• The Hodgins experiment seemed... super fake and super lame.

Forensic Mystery - B+. Not too bad this week, perhaps because the body parts kept rolling in, contributing new and interesting information each time.

Forensic Solution - A-. No major complaints. Could have done a bit more with all the evidence, though, to explain the forensics.

Drama - C. But instead of devoting more time to forensics, they had to focus on Bray getting a girlfriend. Which... eh. Whatevs.


Unknown said…
About the study, a similar one was done at Yale in 1963.

About the flowers, apparently to get blue, you want to add aluminum into the soil (making the pH 5.2-5.5). Not sure if that's probable in Virginia though.
Rachel Perash said…
I'm from Fairfax, VA and my neighbors have blue hydrangeas. Although it's obvious that they're suppose to be white and are dyed with something.
e said…
My parents have neighbors with blue hydrangeas. They live in SE Virginia.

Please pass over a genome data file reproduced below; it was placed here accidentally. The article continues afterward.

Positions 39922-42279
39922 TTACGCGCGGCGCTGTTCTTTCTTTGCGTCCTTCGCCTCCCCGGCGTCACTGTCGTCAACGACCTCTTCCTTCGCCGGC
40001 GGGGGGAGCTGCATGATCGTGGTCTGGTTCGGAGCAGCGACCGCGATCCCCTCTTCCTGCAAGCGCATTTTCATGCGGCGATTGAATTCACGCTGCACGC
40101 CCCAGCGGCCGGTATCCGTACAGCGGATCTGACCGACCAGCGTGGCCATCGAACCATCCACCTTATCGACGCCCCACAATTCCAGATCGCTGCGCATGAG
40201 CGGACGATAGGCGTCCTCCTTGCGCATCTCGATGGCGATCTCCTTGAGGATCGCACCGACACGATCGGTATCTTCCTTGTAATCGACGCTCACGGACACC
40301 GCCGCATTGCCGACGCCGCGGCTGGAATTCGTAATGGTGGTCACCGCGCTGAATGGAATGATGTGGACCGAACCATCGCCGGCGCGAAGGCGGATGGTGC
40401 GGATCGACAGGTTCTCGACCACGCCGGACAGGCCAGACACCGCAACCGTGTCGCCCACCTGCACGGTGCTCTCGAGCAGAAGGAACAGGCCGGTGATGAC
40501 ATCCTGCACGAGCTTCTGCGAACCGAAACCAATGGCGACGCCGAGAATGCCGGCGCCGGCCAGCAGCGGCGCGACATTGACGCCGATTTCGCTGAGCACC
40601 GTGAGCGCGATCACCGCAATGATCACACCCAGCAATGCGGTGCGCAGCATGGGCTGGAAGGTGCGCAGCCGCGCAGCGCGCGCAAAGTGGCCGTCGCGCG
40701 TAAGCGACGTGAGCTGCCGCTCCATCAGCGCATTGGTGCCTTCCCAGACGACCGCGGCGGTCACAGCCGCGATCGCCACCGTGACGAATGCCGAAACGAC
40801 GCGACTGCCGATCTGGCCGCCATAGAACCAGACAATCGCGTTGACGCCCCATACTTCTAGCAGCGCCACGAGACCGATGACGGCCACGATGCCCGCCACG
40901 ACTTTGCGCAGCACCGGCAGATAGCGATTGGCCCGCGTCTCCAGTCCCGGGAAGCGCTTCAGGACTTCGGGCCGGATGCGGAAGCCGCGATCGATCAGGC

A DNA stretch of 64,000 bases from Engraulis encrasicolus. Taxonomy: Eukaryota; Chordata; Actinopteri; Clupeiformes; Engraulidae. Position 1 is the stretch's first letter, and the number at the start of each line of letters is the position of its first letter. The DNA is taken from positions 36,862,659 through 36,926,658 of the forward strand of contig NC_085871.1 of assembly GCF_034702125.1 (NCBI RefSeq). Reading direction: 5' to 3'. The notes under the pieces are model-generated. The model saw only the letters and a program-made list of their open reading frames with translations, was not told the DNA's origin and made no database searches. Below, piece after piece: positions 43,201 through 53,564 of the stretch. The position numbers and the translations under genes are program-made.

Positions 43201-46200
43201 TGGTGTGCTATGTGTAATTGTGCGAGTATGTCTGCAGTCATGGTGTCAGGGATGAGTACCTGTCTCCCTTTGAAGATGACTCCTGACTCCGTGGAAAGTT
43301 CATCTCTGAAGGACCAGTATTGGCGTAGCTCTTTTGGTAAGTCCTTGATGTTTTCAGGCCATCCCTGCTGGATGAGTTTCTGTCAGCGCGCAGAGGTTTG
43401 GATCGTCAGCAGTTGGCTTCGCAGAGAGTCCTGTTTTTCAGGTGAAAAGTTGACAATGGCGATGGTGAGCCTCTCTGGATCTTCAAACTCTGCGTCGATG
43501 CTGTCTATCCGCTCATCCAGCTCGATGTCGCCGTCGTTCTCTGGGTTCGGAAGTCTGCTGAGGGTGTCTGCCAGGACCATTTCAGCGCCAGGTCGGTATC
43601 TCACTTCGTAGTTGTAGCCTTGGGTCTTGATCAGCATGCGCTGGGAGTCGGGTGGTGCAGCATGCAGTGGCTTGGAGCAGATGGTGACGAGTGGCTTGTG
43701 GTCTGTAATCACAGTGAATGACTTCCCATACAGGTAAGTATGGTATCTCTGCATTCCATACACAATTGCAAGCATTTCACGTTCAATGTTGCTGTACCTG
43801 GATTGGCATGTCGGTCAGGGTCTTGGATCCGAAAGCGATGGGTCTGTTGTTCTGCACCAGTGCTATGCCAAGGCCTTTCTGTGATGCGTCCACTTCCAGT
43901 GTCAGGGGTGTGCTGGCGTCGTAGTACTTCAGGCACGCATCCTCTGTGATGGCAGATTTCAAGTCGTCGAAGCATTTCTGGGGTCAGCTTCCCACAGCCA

Otkon said…
Certain varieties of hydrangeas will change color from pink to blue depending on the pH of the soil. An acidic soil will allow the plants to absorb aluminum from the ground and that is what causes the change. That being said, it is absolutely not an instantaneous process as Hodgin's experiment leads the viewers to believe. It is not like putting food coloring in a vase and letting a cut carnation suck up the dye.
Anonymous said…
This experiment wasn't just similar, it was an exact copy of the Milgram experiment! Couldn't the show's creators have a bit of originality in coming up with their psych experiment?